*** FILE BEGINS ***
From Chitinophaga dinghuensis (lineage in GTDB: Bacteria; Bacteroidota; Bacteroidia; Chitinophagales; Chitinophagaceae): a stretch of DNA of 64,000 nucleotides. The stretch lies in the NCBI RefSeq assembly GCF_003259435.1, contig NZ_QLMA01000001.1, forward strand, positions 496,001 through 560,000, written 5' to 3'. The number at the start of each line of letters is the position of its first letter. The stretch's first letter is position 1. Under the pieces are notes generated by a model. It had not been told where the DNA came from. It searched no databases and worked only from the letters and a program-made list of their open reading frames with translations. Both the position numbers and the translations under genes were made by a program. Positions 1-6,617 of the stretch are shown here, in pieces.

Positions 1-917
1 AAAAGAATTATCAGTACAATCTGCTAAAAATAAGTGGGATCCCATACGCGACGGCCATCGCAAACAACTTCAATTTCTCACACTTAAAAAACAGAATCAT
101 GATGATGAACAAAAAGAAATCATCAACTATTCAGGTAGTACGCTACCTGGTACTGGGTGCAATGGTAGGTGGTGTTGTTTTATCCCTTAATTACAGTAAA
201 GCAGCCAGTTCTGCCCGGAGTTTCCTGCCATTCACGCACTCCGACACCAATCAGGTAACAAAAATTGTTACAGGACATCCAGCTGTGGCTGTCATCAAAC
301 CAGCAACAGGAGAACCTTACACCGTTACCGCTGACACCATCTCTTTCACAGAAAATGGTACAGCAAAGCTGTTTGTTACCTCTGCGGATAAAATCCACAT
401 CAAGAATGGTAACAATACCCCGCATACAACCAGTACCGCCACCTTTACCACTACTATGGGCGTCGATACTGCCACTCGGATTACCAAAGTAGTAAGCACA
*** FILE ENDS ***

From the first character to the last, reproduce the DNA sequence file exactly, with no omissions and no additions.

From Chitinophaga dinghuensis (lineage in GTDB: Bacteria; Bacteroidota; Bacteroidia; Chitinophagales; Chitinophagaceae): a stretch of DNA of 64,000 nucleotides. The stretch lies in the NCBI RefSeq assembly GCF_003259435.1, contig NZ_QLMA01000001.1, forward strand, positions 496,001 through 560,000, written 5' to 3'. The number at the start of each line of letters is the position of its first letter. The stretch's first letter is position 1. Under the pieces are notes generated by a model. It had not been told where the DNA came from. It searched no databases and worked only from the letters and a program-made list of their open reading frames with translations. Both the position numbers and the translations under genes were made by a program. Positions 1-6,617 of the stretch are shown here, in pieces.

Positions 1-917
1 AAAAGAATTATCAGTACAATCTGCTAAAAATAAGTGGGATCCCATACGCGACGGCCATCGCAAACAACTTCAATTTCTCACACTTAAAAAACAGAATCAT
101 GATGATGAACAAAAAGAAATCATCAACTATTCAGGTAGTACGCTACCTGGTACTGGGTGCAATGGTAGGTGGTGTTGTTTTATCCCTTAATTACAGTAAA
201 GCAGCCAGTTCTGCCCGGAGTTTCCTGCCATTCACGCACTCCGACACCAATCAGGTAACAAAAATTGTTACAGGACATCCAGCTGTGGCTGTCATCAAAC
301 CAGCAACAGGAGAACCTTACACCGTTACCGCTGACACCATCTCTTTCACAGAAAATGGTACAGCAAAGCTGTTTGTTACCTCTGCGGATAAAATCCACAT
401 CAAGAATGGTAACAATACCCCGCATACAACCAGTACCGCCACCTTTACCACTACTATGGGCGTCGATACTGCCACTCGGATTACCAAAGTAGTAAGCACA